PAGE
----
Jalsa Salana/Annual Conventions

Bringing People Together Through Melody

RoR Women’s Team

The second day of Jalsa Salana is eagerly anticipated by many women, not only by those who attend the Jalsa physically but also by those who are watching remotely. On this special day, His Holiness, Hazrat Mirza Masroor Ahmad (aba), the Fifth Caliph of the Ahmadiyya Muslim Community, delivers an address directly from the ladies’ section of Jalsa Salana, focusing on topics that are related to women. After this awe-inspiring speech, is time for the Tarana [choral poem], sung by women, for women, the melody capturing everyone’s attention and raising enlightened passion in them to sing along.

The Tarana is sung by Lajna (members of the Ahmadiyya Women’s Auxiliary) as well as Nasirat (girls aged between 7-14 years). Each year, the host country presents different verses relevant to their country and those that represent the many nationalities and languages that make up this international, temporary city. The Tarana is composed specially for this eagerly anticipated day and practised and rehearsed over and over again until perfected.

After the conclusion of the silent prayer led by His Holiness, Hazrat Mirza Masroor Ahmad (aba), the words echoed through the hall, ‘Asalamo Alaikum Pyaare Huzoor‘, (may the peace and blessings of Allah be upon you, Your Holiness) breaks the silence.

Coordinated by Humma Noor ul Huda of Germany, 60 women and girls began the Tarana with the well-known ‘Hai Daste Qibla Numa’ (well-known Urdu verses penned by the Second Caliph, Hazrat Mirza Bashiruddin Mahmud Ahmad (ra)), in a melodious voice followed by a Tarana in Urdu glorifying God. Arabic couplets were then recited from the Qaseedah (Arabic poem) by the Promised Messiah (as), followed by Ghanain, Turkish, and Urdu couplets related to Lajna and Ahmadiyyat. Macedonian, Portuguese, Persian, Gambian and German verses were also recited and separated by verses in Urdu about Lajna fulfilling their responsibilities in Tabligh [propagation]. The last Tarana consisted of moving couplets and prayers for the martyrs of Burkina Faso. A powerful and emotional conclusion. The Tarana was completed by slogans raised for Burkina Faso, Bangladesh, Pakistan and the Aisha Academy- the community’s educational institution for women.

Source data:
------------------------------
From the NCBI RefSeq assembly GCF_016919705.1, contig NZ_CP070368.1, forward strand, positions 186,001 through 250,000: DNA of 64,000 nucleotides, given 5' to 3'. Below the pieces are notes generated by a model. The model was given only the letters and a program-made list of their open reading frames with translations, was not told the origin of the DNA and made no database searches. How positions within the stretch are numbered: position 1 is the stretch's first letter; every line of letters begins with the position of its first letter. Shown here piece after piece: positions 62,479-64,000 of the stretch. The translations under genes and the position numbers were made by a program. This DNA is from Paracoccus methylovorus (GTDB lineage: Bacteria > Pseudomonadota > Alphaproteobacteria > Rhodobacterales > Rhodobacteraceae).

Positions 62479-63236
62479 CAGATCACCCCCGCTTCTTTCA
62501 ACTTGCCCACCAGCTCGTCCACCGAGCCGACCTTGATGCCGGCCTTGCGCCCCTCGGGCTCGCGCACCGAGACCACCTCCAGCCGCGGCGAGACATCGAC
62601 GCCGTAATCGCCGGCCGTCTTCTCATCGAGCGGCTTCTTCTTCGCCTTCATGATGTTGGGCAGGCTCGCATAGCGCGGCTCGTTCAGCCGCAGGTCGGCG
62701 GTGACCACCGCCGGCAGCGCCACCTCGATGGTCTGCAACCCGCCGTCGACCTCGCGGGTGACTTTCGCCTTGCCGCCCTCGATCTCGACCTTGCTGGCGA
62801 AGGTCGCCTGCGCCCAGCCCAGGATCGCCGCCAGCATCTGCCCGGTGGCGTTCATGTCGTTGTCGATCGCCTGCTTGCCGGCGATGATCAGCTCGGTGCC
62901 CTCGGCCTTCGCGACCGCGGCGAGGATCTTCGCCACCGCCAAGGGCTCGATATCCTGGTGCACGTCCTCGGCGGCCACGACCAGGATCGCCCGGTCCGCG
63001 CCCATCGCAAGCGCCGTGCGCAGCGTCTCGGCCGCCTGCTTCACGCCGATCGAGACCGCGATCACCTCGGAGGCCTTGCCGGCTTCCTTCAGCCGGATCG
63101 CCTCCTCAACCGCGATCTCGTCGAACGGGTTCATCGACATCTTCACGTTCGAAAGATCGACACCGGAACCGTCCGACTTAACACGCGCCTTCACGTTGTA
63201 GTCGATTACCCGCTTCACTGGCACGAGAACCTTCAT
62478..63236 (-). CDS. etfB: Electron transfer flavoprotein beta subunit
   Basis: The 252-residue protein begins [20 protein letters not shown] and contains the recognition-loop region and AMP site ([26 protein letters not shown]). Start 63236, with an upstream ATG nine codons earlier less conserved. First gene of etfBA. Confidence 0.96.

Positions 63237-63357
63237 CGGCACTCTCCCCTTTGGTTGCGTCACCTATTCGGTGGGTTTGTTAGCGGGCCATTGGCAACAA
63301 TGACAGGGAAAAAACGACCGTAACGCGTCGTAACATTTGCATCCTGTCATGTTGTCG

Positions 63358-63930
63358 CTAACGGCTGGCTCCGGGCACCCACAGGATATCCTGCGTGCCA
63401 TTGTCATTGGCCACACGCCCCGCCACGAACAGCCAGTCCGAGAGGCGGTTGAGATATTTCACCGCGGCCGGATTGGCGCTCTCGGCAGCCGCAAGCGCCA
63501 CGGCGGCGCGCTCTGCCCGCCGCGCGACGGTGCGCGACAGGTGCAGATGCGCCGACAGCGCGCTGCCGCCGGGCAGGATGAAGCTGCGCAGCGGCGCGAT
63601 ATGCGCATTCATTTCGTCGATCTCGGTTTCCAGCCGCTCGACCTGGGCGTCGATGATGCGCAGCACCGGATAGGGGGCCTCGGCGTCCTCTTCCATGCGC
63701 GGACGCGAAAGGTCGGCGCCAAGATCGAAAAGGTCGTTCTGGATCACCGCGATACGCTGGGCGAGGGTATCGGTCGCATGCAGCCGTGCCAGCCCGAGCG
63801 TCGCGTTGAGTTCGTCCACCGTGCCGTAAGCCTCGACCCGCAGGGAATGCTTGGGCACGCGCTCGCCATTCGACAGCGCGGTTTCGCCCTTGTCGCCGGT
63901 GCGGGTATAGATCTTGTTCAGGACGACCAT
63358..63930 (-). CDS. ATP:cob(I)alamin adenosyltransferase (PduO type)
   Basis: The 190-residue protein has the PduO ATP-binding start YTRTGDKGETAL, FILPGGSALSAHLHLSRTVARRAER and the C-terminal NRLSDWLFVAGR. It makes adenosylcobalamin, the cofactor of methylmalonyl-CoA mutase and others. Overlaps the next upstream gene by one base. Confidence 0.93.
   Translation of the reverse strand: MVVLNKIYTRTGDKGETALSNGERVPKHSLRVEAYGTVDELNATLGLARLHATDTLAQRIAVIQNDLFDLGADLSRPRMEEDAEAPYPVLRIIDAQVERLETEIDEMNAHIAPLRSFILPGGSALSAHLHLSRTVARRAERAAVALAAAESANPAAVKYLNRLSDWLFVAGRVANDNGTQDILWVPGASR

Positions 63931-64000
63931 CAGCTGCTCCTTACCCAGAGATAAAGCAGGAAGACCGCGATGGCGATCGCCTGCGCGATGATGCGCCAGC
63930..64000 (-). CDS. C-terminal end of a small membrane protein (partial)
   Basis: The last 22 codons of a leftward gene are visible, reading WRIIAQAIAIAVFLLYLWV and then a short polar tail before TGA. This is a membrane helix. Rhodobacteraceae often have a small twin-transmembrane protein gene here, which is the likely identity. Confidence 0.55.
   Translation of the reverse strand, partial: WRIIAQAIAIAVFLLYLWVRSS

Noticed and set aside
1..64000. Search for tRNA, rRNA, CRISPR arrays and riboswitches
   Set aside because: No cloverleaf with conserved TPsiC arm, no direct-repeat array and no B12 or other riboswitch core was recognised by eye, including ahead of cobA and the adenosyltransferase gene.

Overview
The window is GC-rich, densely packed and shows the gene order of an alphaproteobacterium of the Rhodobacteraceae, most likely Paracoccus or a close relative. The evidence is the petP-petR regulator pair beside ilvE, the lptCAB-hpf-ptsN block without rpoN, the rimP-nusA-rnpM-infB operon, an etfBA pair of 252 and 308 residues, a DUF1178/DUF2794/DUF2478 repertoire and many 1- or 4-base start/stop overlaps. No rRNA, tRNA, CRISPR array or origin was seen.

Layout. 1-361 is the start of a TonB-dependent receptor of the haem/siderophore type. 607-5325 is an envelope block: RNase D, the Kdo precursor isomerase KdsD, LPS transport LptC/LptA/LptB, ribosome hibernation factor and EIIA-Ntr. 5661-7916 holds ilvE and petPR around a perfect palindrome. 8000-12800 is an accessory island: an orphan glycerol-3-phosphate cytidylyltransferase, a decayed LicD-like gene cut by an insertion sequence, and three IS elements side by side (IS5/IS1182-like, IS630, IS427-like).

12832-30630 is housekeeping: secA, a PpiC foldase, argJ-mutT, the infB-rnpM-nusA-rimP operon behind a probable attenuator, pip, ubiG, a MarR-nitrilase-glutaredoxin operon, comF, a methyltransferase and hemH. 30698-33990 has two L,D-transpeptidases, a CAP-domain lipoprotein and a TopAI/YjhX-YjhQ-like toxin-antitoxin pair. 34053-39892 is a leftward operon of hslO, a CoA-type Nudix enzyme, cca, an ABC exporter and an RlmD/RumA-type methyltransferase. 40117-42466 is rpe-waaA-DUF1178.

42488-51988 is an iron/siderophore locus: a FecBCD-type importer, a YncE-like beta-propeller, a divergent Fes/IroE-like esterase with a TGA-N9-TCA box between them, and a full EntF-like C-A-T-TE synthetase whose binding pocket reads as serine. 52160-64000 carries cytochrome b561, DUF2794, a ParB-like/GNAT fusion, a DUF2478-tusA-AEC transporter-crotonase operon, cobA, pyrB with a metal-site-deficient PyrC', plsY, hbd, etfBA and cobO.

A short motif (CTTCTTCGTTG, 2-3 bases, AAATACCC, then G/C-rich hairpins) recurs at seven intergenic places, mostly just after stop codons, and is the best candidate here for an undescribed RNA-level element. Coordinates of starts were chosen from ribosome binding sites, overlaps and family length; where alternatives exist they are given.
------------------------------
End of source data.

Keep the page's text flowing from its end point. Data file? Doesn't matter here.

The choral happiness ended with the famous sung rendition of the Kalimah (Islamic creed) – which echoed throughout the hall. No matter their race or nationality, all women attending eagerly joined in to mark the end of the session. It was safe to say that the Tarana left people with a sense of joy and motivation, uniting Lajna across the world, and reminding them that they are united under the umbrella of Khilafat.